As reporters and activists continue to call out Chicago police over instances of police brutality, we reflect back to a revelation made in January of 2016 which highlights the culture of corruption within the department.
A Cook County judge threw out incriminating statements after Chicago detectives secured a confession from a barely conscious man.
Chicago police officers shot suspect Princeton Williamson then entered his hospital room to question him. Even though Williamson was heavily sedated, detectives insist they were able to extract a confession at his bedside.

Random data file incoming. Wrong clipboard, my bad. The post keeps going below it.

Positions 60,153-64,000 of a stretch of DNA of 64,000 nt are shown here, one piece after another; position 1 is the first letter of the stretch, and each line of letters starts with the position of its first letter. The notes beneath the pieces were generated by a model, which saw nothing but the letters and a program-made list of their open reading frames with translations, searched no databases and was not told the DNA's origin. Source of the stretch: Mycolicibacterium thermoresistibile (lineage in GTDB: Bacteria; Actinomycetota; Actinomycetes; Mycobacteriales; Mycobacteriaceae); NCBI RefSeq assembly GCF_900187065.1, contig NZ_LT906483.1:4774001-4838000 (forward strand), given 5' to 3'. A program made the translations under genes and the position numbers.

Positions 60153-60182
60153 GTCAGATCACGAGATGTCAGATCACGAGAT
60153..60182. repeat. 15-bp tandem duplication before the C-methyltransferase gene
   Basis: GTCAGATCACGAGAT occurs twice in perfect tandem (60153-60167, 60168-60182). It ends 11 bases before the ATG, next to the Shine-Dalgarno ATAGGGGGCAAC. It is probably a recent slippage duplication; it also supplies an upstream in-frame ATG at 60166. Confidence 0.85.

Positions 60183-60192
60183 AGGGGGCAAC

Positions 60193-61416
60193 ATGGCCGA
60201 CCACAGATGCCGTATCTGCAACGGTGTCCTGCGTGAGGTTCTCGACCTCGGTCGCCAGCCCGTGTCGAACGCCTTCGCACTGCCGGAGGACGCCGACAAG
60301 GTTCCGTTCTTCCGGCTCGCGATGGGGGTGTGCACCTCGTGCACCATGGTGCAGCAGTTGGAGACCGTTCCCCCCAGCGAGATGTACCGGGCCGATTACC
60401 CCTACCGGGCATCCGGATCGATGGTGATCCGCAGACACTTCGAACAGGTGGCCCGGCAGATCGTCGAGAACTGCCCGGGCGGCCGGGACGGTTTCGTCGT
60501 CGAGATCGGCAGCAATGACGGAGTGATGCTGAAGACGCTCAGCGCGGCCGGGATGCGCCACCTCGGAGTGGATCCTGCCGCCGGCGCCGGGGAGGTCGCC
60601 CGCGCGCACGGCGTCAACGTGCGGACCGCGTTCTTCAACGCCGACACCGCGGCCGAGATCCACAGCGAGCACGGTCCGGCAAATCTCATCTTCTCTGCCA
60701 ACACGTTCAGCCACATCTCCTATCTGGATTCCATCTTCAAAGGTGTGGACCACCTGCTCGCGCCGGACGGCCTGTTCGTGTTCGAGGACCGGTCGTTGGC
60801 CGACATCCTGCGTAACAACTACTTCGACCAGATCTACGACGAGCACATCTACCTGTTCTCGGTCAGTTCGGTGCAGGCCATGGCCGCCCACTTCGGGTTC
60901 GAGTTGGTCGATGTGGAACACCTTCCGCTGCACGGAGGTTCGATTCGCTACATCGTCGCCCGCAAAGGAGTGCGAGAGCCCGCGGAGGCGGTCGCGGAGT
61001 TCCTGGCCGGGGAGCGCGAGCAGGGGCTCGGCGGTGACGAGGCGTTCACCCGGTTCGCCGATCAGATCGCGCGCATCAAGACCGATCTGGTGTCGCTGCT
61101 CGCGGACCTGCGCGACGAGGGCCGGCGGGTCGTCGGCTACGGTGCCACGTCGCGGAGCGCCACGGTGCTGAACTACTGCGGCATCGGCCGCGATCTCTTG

[tweet_box]That Time Chicago Cops Got an Unconscious Man They’d Shot Several Times to Confess [/tweet_box]
Although the cops stood firm in their story that Williamson was alert, two nurses disagreed with their characterization of the suspect’s condition.
“Williamson was in so much discomfort he could only mumble his words, one of the nurses said, so she communicated with him by having him squeeze her hands to answer questions yes or no,” The Chicago Tribune reported.
A judge blasted the confession as “garbage”.
“I have to seriously question whether Mr. Williamson ever did anything but maybe grunt or even knew who he was talking to,” said Judge James Obbish.